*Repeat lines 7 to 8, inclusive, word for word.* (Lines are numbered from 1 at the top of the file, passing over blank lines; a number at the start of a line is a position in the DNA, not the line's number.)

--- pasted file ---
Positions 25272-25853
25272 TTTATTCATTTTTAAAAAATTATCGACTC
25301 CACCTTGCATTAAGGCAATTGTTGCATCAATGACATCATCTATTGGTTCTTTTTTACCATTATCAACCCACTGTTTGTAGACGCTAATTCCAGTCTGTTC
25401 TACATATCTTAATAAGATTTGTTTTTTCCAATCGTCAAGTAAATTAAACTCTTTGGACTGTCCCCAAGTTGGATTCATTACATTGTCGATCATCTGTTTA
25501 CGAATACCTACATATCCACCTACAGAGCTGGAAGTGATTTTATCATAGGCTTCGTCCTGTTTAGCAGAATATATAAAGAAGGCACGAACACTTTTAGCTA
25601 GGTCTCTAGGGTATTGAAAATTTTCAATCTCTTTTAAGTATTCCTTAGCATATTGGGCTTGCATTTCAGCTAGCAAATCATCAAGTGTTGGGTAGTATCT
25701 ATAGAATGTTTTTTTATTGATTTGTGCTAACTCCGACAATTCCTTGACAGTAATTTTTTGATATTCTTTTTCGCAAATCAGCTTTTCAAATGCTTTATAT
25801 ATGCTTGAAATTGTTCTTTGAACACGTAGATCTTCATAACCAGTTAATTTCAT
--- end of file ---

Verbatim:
25701 ATAGAATGTTTTTTTATTGATTTGTGCTAACTCCGACAATTCCTTGACAGTAATTTTTTGATATTCTTTTTCGCAAATCAGCTTTTCAAATGCTTTATAT
25801 ATGCTTGAAATTGTTCTTTGAACACGTAGATCTTCATAACCAGTTAATTTCAT